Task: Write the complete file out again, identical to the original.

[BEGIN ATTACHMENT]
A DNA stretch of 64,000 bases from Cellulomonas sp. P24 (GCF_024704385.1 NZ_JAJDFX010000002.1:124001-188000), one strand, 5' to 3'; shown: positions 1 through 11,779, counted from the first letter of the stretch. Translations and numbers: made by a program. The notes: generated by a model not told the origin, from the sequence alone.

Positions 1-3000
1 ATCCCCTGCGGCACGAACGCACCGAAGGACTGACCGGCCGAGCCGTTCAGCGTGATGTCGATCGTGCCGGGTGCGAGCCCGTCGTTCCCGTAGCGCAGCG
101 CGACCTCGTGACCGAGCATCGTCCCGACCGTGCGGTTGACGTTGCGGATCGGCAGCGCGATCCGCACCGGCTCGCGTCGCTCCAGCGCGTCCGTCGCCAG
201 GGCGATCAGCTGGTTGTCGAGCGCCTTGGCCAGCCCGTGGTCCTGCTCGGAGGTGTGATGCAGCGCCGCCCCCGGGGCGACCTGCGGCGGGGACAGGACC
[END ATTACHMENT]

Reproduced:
A DNA stretch of 64,000 bases from Cellulomonas sp. P24 (GCF_024704385.1 NZ_JAJDFX010000002.1:124001-188000), one strand, 5' to 3'; shown: positions 1 through 11,779, counted from the first letter of the stretch. Translations and numbers: made by a program. The notes: generated by a model not told the origin, from the sequence alone.

Positions 1-3000
1 ATCCCCTGCGGCACGAACGCACCGAAGGACTGACCGGCCGAGCCGTTCAGCGTGATGTCGATCGTGCCGGGTGCGAGCCCGTCGTTCCCGTAGCGCAGCG
101 CGACCTCGTGACCGAGCATCGTCCCGACCGTGCGGTTGACGTTGCGGATCGGCAGCGCGATCCGCACCGGCTCGCGTCGCTCCAGCGCGTCCGTCGCCAG
201 GGCGATCAGCTGGTTGTCGAGCGCCTTGGCCAGCCCGTGGTCCTGCTCGGAGGTGTGATGCAGCGCCGCCCCCGGGGCGACCTGCGGCGGGGACAGGACC